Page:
Online demonstrations and presentations are becoming a regular part of the B2B sales process. So what are the Do’s and Don’ts of effective online pitching or teaching?
For any demonstration or presentation to be effective, it has to have the right framework. The most effective is often the most simple. In other words, start with a clear agenda (tell them what you are going to tell them), then deliver each agenda item (tell them), and finish with a conclusion (tell them what you just told them).
Now the framework is sorted, let’s deal with the ten tips, plus a bonus.
1. Have you finished your homework?
Thoroughly research both the target company and the executive(s). Map the Buying Team and understand who are the decision makers and who are the influencers. If you can, ask for a list of questions they may want to ask before the online meeting.
2. Remember these 3 things
They will not remember everything from your meeting. So decide on the three things you want them to take away. Ensure you highlight them in your conclusion.
3. Don’t repeat the pitch
You have already pitched them once, that’s why they agreed to the online meeting. So don’t waste time pitching them again. Respect their time, get to the nitty-gritty.
4. Tell them a story
A story where you are the hero. Show them how your product solved a similar problem in another company. It’s more relevant, interesting and more memorable than a stream of facts and figures.
5. Customers are unique, make sure your demo is too
Customise. ‘One size fits all’ demonstrations and presentations are less effective. It takes time to produce bespoke material, but it sometimes takes days or weeks to set up online meetings, so don’t fall at the last hurdle.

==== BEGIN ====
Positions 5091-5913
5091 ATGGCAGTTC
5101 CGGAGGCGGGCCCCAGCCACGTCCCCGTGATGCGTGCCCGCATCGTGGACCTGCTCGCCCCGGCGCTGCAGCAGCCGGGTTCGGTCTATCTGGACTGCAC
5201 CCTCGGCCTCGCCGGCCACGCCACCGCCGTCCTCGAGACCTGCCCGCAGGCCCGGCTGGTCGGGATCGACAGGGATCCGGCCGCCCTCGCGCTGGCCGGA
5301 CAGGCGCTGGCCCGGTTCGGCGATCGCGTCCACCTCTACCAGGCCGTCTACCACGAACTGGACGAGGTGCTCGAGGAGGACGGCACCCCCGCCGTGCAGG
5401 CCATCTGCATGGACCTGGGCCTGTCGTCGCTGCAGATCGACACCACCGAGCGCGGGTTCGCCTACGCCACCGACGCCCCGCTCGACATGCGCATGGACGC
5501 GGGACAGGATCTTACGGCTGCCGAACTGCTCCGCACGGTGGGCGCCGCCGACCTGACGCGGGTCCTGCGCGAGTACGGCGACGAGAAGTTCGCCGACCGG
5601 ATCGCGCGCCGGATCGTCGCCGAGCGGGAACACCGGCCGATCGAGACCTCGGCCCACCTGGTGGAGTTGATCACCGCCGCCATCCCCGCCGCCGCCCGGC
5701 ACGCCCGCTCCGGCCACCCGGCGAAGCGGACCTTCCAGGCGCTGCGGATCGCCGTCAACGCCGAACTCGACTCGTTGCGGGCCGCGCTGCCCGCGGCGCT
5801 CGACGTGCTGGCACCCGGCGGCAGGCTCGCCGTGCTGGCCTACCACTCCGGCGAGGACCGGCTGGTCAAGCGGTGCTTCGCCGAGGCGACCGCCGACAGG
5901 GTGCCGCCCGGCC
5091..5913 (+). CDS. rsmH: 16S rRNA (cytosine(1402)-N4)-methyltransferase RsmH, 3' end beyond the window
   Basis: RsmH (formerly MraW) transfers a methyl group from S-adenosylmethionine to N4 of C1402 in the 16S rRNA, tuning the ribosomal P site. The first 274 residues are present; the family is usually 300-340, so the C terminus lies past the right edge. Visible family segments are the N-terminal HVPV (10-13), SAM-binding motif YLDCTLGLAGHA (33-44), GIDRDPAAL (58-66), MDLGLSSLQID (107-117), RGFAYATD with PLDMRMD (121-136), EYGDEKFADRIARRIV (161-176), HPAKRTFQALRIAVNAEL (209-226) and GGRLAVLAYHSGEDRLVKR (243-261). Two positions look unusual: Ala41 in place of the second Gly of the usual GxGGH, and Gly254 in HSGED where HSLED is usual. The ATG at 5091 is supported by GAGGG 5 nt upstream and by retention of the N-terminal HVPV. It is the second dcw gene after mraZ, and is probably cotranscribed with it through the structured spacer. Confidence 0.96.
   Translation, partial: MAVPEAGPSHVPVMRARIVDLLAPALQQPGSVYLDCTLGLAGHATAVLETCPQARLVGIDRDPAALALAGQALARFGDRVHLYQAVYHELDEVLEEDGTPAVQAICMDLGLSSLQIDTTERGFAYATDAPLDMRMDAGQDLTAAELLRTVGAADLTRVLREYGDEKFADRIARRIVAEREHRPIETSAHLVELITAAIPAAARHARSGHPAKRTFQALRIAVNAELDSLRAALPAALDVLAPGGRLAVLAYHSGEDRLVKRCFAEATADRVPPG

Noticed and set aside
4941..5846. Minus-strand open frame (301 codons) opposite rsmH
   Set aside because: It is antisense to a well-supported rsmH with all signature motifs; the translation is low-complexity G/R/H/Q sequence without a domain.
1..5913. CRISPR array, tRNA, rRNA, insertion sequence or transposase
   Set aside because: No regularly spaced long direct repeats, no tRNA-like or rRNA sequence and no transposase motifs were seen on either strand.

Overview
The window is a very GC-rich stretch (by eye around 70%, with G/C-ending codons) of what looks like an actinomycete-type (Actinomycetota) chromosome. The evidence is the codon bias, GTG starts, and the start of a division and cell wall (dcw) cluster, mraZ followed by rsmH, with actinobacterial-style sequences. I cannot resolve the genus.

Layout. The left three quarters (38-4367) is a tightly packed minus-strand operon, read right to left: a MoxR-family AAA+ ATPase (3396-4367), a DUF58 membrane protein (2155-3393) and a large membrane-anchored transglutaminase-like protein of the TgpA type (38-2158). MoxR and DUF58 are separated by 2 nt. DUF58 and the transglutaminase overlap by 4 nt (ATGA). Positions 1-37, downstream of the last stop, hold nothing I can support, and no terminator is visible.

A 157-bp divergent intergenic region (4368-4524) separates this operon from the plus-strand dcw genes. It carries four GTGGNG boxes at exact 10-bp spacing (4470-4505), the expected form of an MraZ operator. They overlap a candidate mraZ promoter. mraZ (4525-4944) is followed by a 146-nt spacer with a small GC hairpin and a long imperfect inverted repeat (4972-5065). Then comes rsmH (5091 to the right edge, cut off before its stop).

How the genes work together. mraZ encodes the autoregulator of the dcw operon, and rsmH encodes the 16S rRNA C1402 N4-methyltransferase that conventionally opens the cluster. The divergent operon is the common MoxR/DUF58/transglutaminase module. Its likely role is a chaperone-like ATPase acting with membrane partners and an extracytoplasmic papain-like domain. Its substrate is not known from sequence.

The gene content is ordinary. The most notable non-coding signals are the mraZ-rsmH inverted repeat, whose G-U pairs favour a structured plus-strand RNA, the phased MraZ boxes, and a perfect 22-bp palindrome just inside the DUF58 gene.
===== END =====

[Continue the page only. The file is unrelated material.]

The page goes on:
6. Practise, practise, practise
Even Steve Jobs would rehearse his presentation. Practising will make your presentation look seamless, and give you the confidence to deal with those inevitable curve balls.
7. Show, don’t talk
Pause, ask questions, listen and demonstrate. If your customer is talking more than you, you’re doing a good job. You have two ears, one mouth.
8. Prove that people like you
Appointing your company is a risk for the customer. Reduce the risk with testimonials from companies that have used your solution successfully.
9. Let them drive
This is a discovery for your prospective customer, and they are learning about your product as they go. As a result, they may take the discussion in a direction you had not planned. Be flexible and let them drive.
10. Did you forget to sell?
Why are you at the meeting? To sell. Don’t forget to close the deal if it is appropriate or at least have a clear idea what you want the next stage to be.
Bring a friend. Online meetings with just one person on the sales team can become monotonous in tone, especially if it’s a 30-minute delivery. Divide your meeting into three sections; you do the first bit, your colleague does the second then passes back to you for the conclusion.
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